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Mystery as non-diving mallard ducks start searching for food underwater

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CHITOSE, Hokkaido -- A small group of mallard ducks near an aquarium here have started behaving unusually, diving underwater and looking for food, it has been learned.

The behavior was observed in the ducks in the Chitose River next to the Chitose Salmon Aquarium beginning this month.

"They don't swim very skillfully, but they dive and search the bottom (of the river)," said Yorika Arakane, a curator at the aquarium. "It was the first time I've seen this and I was surprised."

Ducks in Japan can basically be divided into two categories: diving ducks that dive under the water and catch fish and shellfish, and freshwater ducks that float on the water and only poke their heads under the water to eat weeds. Mallards, whose distinguishing features are their green head and yellow beak, belong to the second category.

Arakane said there were about 10 mallards, which had flown in with tufted ducks, which are diving ducks, and other birds. The mallards reportedly began diving under the water in the river next to the aquarium. When viewed from the river observation window in the aquarium, they can be seen apparently eating salmon eggs.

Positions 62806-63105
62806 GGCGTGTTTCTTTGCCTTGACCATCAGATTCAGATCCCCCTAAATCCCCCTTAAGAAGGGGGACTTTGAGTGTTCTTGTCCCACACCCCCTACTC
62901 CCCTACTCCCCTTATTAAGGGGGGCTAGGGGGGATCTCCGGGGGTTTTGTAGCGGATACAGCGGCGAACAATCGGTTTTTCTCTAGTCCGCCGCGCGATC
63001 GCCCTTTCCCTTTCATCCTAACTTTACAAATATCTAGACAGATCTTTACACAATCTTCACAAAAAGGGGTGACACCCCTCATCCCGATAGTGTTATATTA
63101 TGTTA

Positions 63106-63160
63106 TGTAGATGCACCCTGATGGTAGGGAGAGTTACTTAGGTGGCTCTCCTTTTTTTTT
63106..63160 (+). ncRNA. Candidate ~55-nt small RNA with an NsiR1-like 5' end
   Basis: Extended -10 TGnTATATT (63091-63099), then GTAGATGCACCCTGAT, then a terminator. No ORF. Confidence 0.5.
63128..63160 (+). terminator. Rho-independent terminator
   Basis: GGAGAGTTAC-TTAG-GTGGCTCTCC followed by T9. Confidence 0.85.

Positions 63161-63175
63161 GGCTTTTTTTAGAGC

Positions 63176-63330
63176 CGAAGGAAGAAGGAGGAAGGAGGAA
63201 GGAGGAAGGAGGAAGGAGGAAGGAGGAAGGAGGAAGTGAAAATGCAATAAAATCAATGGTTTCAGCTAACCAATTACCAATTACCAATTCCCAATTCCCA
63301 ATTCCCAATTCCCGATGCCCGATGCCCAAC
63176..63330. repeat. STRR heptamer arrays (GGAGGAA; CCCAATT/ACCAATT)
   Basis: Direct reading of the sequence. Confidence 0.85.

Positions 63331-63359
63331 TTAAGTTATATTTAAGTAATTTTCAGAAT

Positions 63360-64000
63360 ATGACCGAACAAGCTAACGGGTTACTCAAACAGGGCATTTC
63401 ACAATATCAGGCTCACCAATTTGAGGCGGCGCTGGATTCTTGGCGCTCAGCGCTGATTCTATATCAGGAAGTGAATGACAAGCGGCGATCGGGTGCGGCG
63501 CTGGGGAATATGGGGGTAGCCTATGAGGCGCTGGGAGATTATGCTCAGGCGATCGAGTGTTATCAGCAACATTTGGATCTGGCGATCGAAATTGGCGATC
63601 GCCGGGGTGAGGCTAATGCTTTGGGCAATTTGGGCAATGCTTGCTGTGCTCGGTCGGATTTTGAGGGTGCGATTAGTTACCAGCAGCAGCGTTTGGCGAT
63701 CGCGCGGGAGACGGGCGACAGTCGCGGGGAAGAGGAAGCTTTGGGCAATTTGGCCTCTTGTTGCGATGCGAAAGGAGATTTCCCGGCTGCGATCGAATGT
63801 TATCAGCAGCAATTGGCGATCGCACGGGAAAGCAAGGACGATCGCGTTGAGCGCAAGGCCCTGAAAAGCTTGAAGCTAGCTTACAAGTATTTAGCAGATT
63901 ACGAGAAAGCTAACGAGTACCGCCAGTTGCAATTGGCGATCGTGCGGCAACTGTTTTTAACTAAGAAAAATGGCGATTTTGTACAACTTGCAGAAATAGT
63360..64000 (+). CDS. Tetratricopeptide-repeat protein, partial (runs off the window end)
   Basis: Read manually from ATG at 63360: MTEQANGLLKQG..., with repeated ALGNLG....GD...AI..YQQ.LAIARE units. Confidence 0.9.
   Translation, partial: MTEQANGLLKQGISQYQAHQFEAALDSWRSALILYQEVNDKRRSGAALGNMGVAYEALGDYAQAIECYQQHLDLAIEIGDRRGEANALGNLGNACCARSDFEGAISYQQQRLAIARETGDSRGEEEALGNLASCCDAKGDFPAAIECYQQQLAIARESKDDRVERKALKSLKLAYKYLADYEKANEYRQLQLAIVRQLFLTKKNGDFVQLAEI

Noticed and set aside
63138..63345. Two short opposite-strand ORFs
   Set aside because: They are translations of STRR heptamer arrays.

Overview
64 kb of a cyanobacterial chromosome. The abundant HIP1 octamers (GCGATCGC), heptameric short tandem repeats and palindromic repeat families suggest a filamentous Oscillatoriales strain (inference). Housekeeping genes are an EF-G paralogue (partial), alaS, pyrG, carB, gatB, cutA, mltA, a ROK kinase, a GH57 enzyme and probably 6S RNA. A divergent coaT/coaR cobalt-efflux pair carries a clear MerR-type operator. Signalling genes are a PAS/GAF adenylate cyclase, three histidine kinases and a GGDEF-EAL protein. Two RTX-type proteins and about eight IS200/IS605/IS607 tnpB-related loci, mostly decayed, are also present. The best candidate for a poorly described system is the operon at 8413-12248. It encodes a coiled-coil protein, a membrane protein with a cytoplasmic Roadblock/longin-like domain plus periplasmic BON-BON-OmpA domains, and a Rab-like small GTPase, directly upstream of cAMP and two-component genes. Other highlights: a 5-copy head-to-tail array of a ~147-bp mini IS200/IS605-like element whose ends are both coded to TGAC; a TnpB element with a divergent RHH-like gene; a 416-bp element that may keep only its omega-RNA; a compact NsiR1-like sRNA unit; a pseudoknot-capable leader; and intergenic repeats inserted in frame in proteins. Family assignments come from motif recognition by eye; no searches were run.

"Not just mallards, but also spot-billed ducks which are not thought to dive, go under the water and eat acorns, but there have been few observed cases," said Kazuyuki Kuwahara, a curator at the Natural History Museum and Institute, Chiba. "Mallards, however, feed mainly on plants, and I've never heard of them eating salmon roe," he said. (Mainichi)


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Reader Comments

2 people have commented so far. cloud add your comment

I have observed mallards diving for food on several occassions, and I have two videos of this behavior posted on my Web site ( At least four individual mallards in Mine Falls Park can dive, and probably the entire population does (about 12 - 16 ducks). They dive in the pond in late autumn when the surface vegetation is gone, and those that overwinter in Nashua dive in the open-water streams all winter long.
   comment# 1   - Chuck Bonner · Nashua, NH, USA · Nov 27, 2007 @ 5:24am

I observed mallards diving for mollusks or acorns in the fall of 07 at Mt Auburn Cemetery, where there is a pond. It was the first time I saw them feeding like that, but suggested that they are adaptive beings when hungry!
   comment# 2   - Carole Berney · Watertown, MA · Jan 30, 2008 @ 5:28am
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